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Tissue Eng Part B Rev. 2015 Feb;21(1):20-33. doi: 10.1089/ten.TEB.2013.0760. Epub 2014 Oct 24.

The application of multiple biophysical cues to engineer functional neocartilage for treatment of osteoarthritis. Part II: signal transduction.

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1
1 Department of Bioengineering, Imperial College London , London, United Kingdom .

Abstract

The unique mechanoelectrochemical environment of cartilage has motivated researchers to investigate the effect of multiple biophysical cues, including mechanical, magnetic, and electrical stimulation, on chondrocyte biology. It is well established that biophysical stimuli promote chondrocyte proliferation, differentiation, and maturation within "biological windows" of defined dose parameters, including mode, frequency, magnitude, and duration of stimuli (see companion review Part I: Cellular Response). However, the underlying molecular mechanisms and signal transduction pathways activated in response to multiple biophysical stimuli remain to be elucidated. Understanding the mechanisms of biophysical signal transduction will deepen knowledge of tissue organogenesis, remodeling, and regeneration and aiding in the treatment of pathologies such as osteoarthritis. Further, this knowledge will provide the tissue engineer with a potent toolset to manipulate and control cell fate and subsequently develop functional replacement cartilage. The aim of this article is to review chondrocyte signal transduction pathways in response to mechanical, magnetic, and electrical cues. Signal transduction does not occur along a single pathway; rather a number of parallel pathways appear to be activated, with calcium signaling apparently common to all three types of stimuli, though there are different modes of activation. Current tissue engineering strategies, such as the development of "smart" functionalized biomaterials that enable the delivery of growth factors or integration of conjugated nanoparticles, may further benefit from targeting known signal transduction pathways in combination with external biophysical cues.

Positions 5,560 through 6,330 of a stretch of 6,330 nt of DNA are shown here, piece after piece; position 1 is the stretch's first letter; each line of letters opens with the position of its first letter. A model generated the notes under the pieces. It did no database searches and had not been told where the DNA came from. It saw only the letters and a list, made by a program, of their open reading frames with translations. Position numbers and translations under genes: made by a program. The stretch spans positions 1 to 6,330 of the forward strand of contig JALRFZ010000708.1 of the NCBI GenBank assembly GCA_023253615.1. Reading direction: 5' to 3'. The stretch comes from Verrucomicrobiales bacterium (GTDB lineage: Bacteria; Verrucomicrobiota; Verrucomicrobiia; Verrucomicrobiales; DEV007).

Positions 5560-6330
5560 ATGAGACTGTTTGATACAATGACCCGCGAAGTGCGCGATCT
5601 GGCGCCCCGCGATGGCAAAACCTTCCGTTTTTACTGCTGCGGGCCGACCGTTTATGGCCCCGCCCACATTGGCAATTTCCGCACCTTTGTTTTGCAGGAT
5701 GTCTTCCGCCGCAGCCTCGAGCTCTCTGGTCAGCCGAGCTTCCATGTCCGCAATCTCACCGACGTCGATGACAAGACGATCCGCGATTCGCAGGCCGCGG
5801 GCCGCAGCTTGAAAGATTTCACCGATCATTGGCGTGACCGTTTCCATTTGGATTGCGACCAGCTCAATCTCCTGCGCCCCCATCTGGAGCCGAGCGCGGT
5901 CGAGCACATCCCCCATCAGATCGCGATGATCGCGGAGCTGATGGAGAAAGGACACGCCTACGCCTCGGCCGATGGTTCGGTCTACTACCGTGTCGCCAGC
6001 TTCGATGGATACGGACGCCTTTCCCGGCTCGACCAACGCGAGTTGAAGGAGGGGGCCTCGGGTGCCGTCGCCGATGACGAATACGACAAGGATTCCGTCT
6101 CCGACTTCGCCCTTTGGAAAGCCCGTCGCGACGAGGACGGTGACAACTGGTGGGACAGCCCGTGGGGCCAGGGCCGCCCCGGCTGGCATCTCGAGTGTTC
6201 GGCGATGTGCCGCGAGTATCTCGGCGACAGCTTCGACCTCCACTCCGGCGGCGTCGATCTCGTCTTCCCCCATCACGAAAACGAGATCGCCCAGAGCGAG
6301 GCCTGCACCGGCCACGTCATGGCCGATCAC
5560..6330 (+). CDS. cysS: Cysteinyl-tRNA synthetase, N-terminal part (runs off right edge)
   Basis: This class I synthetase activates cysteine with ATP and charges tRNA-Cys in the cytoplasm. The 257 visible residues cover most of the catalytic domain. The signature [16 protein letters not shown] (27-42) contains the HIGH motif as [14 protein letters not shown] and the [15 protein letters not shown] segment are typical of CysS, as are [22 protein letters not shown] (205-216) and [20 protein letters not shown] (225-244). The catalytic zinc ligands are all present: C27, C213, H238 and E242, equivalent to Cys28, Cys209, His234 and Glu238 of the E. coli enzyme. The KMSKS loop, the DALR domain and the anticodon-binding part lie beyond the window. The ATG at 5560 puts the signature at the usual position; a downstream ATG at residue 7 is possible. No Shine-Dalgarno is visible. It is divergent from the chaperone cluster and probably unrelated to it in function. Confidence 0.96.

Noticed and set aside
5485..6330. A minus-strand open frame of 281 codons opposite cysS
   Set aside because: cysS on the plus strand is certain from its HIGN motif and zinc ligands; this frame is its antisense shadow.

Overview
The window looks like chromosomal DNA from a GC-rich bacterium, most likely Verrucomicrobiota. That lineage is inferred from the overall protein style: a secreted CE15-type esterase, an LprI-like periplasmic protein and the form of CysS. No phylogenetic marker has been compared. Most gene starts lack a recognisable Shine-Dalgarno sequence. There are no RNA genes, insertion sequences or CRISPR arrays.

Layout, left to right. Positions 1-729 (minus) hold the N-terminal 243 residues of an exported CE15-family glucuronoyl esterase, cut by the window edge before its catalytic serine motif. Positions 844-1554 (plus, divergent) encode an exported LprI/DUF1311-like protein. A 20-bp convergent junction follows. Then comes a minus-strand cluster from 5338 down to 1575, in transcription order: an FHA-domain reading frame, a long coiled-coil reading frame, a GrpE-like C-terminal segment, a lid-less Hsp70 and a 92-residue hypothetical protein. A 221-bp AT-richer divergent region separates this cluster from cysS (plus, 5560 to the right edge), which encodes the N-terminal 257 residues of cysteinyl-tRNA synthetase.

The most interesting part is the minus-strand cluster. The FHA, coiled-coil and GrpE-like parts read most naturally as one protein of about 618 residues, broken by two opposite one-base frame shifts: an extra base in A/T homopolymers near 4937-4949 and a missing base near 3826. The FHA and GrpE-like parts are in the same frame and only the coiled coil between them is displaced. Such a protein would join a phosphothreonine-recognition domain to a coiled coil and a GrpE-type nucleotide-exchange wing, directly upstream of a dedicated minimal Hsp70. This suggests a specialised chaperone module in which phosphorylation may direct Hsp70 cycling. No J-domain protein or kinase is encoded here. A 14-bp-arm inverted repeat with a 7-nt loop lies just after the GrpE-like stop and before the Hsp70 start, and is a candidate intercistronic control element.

PMID:
25065615
DOI:
10.1089/ten.TEB.2013.0760
[Indexed for MEDLINE]

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